Kasparov on forced hunger strike – now release from prison

11/29/2007 – "We have strictly instructed him not to drink any water or eat any food they offer him in detention," says Kasparov's lawyer Karinna Moskalenko. The fear is that he might be poisoned. Amnesty International have condemned the arrest, classifying Kasparov as a prisoner of conscience. Meanwhile old rival Anatoly Karpov tried to visit Kasparov in jail but was denied access. Latest: Kasparov is free.

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We have just received word that Garry Kasparov has been released from jail and is now at his home, surrounded by reporters, who will produce a new tsunami of reports in the next hours and days. Kasparov was taken from his original place of detention to a different police station and whisked from there to his home in a military car. All this to avoid scenes by his supporters, who were waiting outside the detention center together with international media representatives.

Interview with Karinna Moskalenko

On November 25 Robert Amsterdam had the chance to speak with Kasparov's lawyer Karinna Moskalenko, who is currently in Strasbourg. Karinna is an exceptionally brave lawyer, who has faced disbarment proceedings in the past for efforts to defend human rights in Russia. She revealed details about the arrest and detainment of Kasparov.

Garry was the only one who was put through a rush trial, while all the others were postponed until Monday. Olga Mikhailova, the lawyer representing Garry in these proceedings, told me that it was clear that the judge wanted to postpone the case like all the others, but after spending just a few minutes in the deliberation room, he came back out and said that Kasparov’s was of special interest, and that they would proceed at once. It was though he were following an order.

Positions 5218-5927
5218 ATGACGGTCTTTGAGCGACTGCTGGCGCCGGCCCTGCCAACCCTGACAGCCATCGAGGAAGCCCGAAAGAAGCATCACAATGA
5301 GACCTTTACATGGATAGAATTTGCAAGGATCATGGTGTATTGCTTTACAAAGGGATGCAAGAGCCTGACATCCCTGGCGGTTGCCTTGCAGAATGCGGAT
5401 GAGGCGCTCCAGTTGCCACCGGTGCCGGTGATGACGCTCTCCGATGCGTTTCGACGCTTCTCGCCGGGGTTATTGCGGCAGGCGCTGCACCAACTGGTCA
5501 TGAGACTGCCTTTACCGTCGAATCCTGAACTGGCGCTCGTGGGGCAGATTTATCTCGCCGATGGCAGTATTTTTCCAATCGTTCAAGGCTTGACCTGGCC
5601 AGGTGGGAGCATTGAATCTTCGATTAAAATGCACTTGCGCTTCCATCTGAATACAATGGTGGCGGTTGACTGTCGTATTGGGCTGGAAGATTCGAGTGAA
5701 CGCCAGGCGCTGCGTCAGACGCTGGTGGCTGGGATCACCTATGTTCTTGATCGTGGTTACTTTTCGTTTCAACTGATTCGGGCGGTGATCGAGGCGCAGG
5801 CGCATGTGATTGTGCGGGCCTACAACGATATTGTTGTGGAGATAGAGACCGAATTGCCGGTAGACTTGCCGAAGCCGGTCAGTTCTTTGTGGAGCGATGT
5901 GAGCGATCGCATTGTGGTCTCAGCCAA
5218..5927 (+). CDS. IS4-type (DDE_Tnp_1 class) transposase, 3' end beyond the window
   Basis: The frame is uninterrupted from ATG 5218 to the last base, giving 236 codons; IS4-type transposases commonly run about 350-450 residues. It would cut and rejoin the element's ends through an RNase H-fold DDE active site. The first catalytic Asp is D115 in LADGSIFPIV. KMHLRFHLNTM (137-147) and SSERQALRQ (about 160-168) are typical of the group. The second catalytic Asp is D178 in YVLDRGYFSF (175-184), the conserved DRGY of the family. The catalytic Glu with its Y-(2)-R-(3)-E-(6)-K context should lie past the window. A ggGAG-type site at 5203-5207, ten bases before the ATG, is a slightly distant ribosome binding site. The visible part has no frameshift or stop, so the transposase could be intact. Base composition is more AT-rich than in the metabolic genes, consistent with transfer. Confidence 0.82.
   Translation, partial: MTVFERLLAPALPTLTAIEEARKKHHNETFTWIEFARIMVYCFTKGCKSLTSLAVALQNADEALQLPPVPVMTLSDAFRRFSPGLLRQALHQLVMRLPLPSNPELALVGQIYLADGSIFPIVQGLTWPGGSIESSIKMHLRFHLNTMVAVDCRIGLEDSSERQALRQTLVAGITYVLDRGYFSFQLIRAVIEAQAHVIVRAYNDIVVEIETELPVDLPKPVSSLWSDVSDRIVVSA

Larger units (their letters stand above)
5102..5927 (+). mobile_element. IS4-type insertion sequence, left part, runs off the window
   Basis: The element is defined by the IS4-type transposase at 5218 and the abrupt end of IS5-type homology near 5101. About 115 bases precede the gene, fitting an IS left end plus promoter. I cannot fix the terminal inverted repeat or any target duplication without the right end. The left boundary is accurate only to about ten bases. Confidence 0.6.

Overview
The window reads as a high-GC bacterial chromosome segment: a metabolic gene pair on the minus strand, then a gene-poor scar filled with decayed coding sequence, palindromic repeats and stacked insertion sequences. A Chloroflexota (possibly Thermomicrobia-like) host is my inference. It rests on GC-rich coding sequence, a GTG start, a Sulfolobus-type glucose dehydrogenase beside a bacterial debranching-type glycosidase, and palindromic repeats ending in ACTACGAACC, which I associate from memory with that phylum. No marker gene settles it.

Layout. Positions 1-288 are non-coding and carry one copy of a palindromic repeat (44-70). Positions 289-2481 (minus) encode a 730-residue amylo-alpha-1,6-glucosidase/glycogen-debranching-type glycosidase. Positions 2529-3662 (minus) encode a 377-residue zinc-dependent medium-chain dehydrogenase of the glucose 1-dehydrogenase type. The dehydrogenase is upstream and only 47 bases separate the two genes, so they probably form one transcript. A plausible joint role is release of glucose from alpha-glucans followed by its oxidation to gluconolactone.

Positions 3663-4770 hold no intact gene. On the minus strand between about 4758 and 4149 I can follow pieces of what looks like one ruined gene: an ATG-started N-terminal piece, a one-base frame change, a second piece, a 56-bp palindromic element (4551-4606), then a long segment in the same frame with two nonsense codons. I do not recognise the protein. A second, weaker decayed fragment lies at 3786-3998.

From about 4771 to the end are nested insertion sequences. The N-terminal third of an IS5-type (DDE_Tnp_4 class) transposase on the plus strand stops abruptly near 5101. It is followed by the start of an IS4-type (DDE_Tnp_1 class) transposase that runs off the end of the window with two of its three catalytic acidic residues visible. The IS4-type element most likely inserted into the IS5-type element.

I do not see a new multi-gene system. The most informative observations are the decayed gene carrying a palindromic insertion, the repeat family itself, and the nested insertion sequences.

Garry was being held at Petrovka 38, the infamous headquarters of the Moscow police, and despite repeated attempts by lawyers seeking to speak with those that were arrested, they were only allowed into the court at the last minute as a justification by the authorities. Today, following delays lasting many hours, Olga was allowed to see Kasparov.

According to my knowledge, Garry was not beaten during his arrest. He was handled roughly and forcefully placed under arrest by very hostile officers. Since his admission to custody, we have strictly instructed him not to drink any water or eat any food they offer him. I also relayed this message to him via his mother, Klara Kasparova. As we speak, Olga is expecting to gain admission to the facility to meet with Garry and bring him water. It’s very difficult for someone to stay in prison for five days without consuming their water and food.